Wednesday, March 18, 2009

Not So Fast Carbonite

I got an email from Carbonite (online backup) telling me about this new feature they're introducing. You'll be able to access your backup logs remotely if you need to pull a file from a different computer than the one you're working on. Sounds cool. I know I'm extremely unlikely to ever use it, but no big deal.

But then they zap you with the, "With the addition of this feature, we’ll be adjusting our price to reflect the increased value of our service. Beginning March 15th, a one-year Carbonite Online Backup subscription will cost $54.95."

Wait a second, you're raising the prices on me because of a feature that I don't want? Just make it a $5 upgrade (or better yet, $10 upgrade) for people who value it. I'm sure they wanted to raise the price of the service and had the bright idea to tie it to the introduction of this feature. The problem with that strategy is that all the people who don't care about the new service, feel a little twinge of resentment at the link in pricing.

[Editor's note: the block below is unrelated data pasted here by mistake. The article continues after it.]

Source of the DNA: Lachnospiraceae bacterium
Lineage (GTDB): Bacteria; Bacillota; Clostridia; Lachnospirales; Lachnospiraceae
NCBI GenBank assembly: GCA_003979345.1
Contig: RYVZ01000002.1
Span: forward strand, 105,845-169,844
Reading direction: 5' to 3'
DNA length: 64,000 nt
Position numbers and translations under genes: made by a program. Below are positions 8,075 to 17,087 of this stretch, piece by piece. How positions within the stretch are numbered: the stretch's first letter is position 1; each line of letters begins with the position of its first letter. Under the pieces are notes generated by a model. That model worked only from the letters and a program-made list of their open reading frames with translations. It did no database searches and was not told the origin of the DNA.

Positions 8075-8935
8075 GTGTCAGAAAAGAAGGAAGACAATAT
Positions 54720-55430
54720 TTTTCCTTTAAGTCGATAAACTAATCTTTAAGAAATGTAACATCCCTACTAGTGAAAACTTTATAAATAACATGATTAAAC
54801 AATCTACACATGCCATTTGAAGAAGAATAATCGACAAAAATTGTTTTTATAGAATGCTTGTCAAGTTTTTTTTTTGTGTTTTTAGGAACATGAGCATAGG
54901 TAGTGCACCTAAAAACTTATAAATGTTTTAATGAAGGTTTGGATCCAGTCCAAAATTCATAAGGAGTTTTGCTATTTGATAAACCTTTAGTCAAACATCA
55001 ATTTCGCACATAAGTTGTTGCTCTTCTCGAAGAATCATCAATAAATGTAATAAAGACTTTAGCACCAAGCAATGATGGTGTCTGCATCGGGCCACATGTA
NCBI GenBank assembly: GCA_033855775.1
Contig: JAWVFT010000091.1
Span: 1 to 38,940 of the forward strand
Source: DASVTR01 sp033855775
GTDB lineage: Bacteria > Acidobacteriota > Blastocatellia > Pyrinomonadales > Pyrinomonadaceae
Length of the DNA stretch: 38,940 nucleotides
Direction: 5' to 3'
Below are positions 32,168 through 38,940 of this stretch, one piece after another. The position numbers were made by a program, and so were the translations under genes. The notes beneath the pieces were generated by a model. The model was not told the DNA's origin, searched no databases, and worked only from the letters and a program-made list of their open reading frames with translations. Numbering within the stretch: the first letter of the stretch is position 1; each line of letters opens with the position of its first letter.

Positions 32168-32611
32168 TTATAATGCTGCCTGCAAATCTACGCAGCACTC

This is a no win situation for the company, but I would have tried the, "we're kicking ass at Carbonite. You've never lost a piece of data while using us. Because we're kicking ass, we want to raise the price a bit to make our business more sustainable and assure that we can keep delivering great service to you."

False linkages between new offers and price increases are going to be a lot harder to justify in the digital world, because we all know it would be just as easy to sell an upgrade. Marketers are going to have to get more creative.